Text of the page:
See also: https://scitechdaily.com/surprising-discovery-shows-how-slowing-of-continental-plate-movement-controlled-earths-largest-volcanic-events/

The Earth System in action: land plants affected composition of continental crust

The essence of the Earth System is that all processes upon, above and beneath the surface interact in a bewildering set of connections. Matter and energy in all their forms are continually being exchanged, deployed and moved through complex cycles: involving rocks and sediments; water in its various forms; gases in the atmosphere; magmas; moving tectonic plates and much else besides. The central and massively dominant role of plate tectonics connects surface processes with those of our planet’s interior: the lithosphere, mantle and, arguably, the core. Interactions between the Earth System’s components impose changes in the dynamics and chemical processes through which it operates. Living processes have been a part of this for at least 3.5 billion years ago, in part through their role in the carbon cycle and thus the Earth’s climatic evolution. During the Silurian Period life became a pervasive component of the continental surface, first in the form of plants, to be followed by animals during the Devonian Period. Those novel changes have remained in place since about 430 Ma ago, plants being the dominant base of continental ecosystems and food chains.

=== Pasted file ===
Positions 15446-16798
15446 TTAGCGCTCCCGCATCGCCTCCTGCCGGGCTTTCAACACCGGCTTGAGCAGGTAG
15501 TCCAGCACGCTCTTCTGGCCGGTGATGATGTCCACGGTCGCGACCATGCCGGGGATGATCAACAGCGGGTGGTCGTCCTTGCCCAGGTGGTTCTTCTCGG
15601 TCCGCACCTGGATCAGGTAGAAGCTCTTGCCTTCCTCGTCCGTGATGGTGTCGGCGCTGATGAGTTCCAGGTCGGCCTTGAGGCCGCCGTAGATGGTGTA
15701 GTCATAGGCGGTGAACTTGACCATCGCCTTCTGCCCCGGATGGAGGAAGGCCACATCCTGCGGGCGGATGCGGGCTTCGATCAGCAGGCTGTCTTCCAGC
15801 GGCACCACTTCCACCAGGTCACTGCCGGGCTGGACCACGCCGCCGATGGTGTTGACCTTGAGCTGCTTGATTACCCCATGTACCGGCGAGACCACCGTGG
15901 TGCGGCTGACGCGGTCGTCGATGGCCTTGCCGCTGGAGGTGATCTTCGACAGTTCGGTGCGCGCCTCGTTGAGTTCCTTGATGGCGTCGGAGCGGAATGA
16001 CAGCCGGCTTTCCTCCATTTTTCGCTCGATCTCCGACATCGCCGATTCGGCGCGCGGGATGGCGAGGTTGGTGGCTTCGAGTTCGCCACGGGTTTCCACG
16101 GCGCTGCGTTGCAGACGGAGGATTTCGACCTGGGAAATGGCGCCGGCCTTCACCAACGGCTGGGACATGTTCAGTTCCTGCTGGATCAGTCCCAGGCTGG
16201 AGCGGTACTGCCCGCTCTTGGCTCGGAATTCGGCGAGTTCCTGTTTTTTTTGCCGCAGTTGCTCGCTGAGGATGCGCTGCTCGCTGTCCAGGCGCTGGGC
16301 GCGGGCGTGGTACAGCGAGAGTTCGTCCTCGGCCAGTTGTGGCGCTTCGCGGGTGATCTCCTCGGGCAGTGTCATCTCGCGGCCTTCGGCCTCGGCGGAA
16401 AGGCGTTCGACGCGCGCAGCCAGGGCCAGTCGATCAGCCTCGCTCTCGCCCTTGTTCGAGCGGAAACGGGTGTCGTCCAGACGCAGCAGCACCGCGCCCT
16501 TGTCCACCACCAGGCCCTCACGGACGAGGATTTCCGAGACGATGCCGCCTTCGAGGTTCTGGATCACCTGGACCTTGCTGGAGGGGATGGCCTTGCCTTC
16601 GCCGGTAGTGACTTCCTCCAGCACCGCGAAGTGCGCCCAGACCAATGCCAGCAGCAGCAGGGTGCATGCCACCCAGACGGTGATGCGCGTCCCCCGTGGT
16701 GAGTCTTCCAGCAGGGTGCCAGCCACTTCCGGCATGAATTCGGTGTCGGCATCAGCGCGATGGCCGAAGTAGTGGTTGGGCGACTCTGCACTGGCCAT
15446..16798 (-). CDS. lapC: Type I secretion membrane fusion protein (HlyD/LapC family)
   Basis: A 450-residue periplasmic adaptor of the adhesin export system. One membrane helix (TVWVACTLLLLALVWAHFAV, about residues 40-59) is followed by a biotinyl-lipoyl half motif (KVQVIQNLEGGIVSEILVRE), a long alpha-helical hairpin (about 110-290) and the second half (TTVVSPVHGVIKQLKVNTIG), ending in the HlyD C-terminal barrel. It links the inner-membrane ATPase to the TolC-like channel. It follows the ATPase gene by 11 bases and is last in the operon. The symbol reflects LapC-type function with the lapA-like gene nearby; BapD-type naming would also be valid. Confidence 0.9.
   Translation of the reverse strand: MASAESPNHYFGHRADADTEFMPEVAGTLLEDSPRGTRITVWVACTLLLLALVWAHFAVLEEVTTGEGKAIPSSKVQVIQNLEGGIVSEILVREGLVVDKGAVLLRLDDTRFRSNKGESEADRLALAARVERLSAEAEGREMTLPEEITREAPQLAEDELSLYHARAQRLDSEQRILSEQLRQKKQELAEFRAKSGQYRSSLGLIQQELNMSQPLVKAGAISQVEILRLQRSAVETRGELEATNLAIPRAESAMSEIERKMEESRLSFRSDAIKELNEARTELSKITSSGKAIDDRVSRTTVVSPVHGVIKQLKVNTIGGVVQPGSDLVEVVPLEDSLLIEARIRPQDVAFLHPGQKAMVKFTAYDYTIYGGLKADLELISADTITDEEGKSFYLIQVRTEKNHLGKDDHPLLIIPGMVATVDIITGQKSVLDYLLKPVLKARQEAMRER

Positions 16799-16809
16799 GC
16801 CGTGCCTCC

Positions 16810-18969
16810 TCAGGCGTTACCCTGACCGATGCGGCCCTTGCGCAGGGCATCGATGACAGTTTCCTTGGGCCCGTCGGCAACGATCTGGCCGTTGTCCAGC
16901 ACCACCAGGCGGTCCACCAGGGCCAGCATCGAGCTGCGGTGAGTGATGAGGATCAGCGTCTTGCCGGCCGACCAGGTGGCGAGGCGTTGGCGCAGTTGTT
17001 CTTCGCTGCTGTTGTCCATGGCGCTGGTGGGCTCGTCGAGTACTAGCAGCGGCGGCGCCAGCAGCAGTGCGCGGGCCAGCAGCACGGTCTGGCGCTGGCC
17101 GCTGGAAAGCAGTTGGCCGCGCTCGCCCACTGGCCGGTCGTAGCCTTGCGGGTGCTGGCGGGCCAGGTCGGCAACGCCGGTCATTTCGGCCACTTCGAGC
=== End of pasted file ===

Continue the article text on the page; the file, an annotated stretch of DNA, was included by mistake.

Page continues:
Schematic diagram showing changes in river systems and their alluvium before and after the development of land plants. (Credit: Based on Spencer et al. 2022, Fig 4)